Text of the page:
Now, if that had been an isolated incident, I could have tolerated it just fine. A misinterpretation. Or maybe she was having a bad day. Who knows? But a few months later, the same thing occurred. A couple of women in a different Walmart gave me the stink eye. I was mystified. Was I pushing my cart too fast or slow? Had I inadvertently snagged the last box of Cheerios before they could get it? Were they somehow offended by my mom jeans and plain t-shirt? Clearly, there must be some rules or customs, some unspoken alien language shared among the Walmartian people which I don’t know. I felt like Elle Woods, dressed as a Playboy bunny at a conservative non-costume party. Or maybe it was the other way around.

So now, whenever I must mingle among the Walmartians, I am very, very careful. I make no eye contact. If an aisle is crowded, I go around the long way. I make my purchase quickly and get out of there. Now maybe that isn’t quite the right way to handle it. Maybe the best way to understand a subculture group is to spend some time among them. Study their ways. Learn their rules. Maybe I could learn the correct expression to wear on my face to ward off the stink-eye of the Walmartian women. Maybe I could invite a Walmartian into my Targetian world as a cultural exchange. We could browse the latest in home decor and kitchen accessories while sipping pumpkin spice chai lattes from the Target Starbucks.

Or maybe the answer doesn’t neccessarily lie in either immersing oneself in the subcultures of others, or by expecting others to adapt to our own. Maybe the thing that merges the tracks is to focus on our similarities. When we all show up at the same 4th of July picnic together, no one is thinking about whether you’re wearing Walmart jeans or a Target sundress. We just show up, and eat watermelon and ice cream. We come from different regions. We may have different accents, or different religious customs, or different cultural expectations for behavior. But if someone calls out, “MARCO!” We’re all going to answer back in the same voice.

POLO!

Oh No! Overdues! (aka: Public Libraries)

overduestamp1

Overdues! Auugghh!

I’m kicking myself. I mean honestly, I have no excuse. Our family lives within walking distance of the public library. Kind of a long walk, but still. The library even has these convenient drive-up book drops for lazy peeps who can’t be bothered to park and walk a few hundred feet to return their books.

No excuse. And yet…

There is just something about libraries. Returning my checked-out materials on time has been a lifelong struggle. No exaggerating. Somewhere on one of our family’s packed bookshelves, I’m pretty sure there are a couple of books that were due to the El Sobrante Public Library in 1985.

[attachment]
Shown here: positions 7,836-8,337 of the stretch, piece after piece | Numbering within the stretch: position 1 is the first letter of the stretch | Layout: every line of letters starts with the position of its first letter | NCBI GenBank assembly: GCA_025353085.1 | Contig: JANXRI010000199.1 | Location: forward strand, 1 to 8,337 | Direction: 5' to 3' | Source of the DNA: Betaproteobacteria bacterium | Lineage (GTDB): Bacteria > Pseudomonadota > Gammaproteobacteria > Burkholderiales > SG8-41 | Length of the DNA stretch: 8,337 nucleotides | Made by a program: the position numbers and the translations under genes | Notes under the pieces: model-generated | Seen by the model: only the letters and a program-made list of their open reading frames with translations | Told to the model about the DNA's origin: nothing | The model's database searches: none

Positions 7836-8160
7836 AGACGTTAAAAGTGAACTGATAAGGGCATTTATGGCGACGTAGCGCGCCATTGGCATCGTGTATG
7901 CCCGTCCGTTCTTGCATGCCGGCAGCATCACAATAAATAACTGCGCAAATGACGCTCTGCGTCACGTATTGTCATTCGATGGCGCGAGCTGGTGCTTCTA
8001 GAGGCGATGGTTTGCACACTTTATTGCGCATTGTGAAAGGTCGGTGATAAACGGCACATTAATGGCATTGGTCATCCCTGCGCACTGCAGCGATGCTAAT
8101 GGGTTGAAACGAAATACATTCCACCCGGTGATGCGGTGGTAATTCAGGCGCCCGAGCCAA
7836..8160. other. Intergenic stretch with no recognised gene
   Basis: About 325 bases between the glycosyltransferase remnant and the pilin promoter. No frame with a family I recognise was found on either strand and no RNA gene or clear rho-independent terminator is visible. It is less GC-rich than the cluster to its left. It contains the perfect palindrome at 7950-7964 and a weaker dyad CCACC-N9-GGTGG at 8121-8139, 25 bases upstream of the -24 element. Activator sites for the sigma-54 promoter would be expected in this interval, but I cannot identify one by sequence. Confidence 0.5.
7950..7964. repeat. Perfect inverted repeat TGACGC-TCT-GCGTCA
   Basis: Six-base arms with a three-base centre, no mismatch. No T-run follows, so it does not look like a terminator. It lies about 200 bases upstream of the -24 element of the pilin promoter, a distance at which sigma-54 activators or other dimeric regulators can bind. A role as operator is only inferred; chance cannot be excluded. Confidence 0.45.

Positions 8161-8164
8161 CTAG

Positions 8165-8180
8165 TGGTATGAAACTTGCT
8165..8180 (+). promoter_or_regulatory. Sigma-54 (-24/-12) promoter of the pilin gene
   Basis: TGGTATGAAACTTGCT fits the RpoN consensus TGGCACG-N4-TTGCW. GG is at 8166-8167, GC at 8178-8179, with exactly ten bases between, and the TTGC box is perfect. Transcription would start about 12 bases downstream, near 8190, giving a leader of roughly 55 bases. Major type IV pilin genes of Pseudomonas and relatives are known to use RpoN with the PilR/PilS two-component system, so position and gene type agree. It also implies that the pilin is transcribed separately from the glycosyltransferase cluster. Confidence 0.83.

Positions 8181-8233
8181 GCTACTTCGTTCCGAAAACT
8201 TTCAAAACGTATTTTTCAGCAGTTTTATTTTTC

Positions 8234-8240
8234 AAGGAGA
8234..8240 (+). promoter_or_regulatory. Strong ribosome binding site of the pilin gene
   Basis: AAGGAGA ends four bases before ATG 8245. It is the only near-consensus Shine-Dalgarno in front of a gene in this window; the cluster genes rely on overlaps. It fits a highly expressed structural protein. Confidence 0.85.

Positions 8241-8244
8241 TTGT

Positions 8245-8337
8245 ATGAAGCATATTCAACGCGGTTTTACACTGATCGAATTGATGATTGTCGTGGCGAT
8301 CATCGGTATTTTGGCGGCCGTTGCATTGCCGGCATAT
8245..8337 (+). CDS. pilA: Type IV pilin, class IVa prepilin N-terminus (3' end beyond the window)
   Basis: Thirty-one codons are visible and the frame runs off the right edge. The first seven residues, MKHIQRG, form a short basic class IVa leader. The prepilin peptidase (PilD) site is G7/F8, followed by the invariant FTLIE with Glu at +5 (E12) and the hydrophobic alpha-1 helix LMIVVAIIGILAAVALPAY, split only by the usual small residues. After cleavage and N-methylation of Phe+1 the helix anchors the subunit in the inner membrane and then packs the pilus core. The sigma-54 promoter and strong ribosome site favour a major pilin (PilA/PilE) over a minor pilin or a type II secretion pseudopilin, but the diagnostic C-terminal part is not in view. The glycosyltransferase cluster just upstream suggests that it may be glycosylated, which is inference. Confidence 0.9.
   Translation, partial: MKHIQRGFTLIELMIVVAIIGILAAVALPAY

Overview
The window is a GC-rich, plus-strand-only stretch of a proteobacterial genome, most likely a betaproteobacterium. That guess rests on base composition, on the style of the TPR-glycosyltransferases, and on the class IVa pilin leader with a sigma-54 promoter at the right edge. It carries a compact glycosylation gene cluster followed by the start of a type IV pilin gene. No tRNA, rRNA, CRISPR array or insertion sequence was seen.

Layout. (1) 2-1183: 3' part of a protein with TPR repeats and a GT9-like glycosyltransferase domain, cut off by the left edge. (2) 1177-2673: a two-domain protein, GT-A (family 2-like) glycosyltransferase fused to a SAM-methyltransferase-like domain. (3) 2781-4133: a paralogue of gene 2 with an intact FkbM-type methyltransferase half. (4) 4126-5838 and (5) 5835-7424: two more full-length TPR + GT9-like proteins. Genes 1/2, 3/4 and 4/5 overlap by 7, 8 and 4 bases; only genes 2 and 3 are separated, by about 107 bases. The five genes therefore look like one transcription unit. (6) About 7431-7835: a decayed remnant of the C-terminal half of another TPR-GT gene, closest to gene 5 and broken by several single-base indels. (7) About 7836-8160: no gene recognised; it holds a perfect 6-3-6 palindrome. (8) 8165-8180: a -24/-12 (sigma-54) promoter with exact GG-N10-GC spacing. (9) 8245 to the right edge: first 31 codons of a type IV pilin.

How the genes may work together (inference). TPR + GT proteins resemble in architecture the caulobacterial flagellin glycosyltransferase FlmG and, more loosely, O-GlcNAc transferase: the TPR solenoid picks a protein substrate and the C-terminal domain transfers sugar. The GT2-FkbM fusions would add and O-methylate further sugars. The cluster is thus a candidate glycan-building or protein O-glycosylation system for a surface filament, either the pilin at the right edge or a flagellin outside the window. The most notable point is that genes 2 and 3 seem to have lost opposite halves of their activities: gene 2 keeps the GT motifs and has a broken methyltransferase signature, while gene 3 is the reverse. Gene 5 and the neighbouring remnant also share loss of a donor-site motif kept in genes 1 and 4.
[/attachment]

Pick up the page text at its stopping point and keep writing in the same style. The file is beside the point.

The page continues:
I can’t begin to imagine how high those fines must be by now. *Shudders*

Other than the overdues issue, the public library has been one of the richest parts of my life. When I was a kid, I used to spend long, leisurely summer days in the children’s room, nose glued to a book. Or making sock puppets in the craft room. Or watching family movies on the little projection screen. Or any other special events they had on the schedule. I adored the summer reading program and took great pride in filling up my bingo grid with all the books I’d read while other kids were busy watching TV or playing with friends.

library books

With the public library, there was nothing I couldn’t obsess over. When I was obsessed with learning foreign languages in 4th grade, I checked out every existing library book for learning Spanish, Italian, German, French, and Japanese. (It’s very hard to learn Japanese from a book, by the way). When I was obsessed with learning how to cook, I discovered a world of colorful cookbooks. Same goes for crafts. Same goes for obsessions with sci-fi, supernatural stories, and books about kids getting kidnapped or hooked on drugs or sent off to summer camp. I even went through a phase of checking out record albums, so I could learn a zillion new folk songs to drive my family crazy.

Finiculi-finicula, Finiculi-finiculaaaaaa!

overdue fines Charlie Brown

But as easy as it was to check out materials, as simple as it was to flip through the card catalogue to find the right Dewey Decimal code, it was really, really hard to return my checked-out books on time. I blamed it on my lack of consistent transportation to the library in those days, which required a long bike ride, or a trip on the back of my stepdad’s motorcycle. In later years, I attributed my constant string of overdues to the books themselves, and their pesky tendency to hide among the hundreds of books in our family’s library, or in dark, hard-to-reach places, like deep under the bed, among spare socks and loose coins.

But I know the truth.

The reason why it is so challenging to turn in library books on time, and why it’s so easy to lose them, is because they do not belong to us.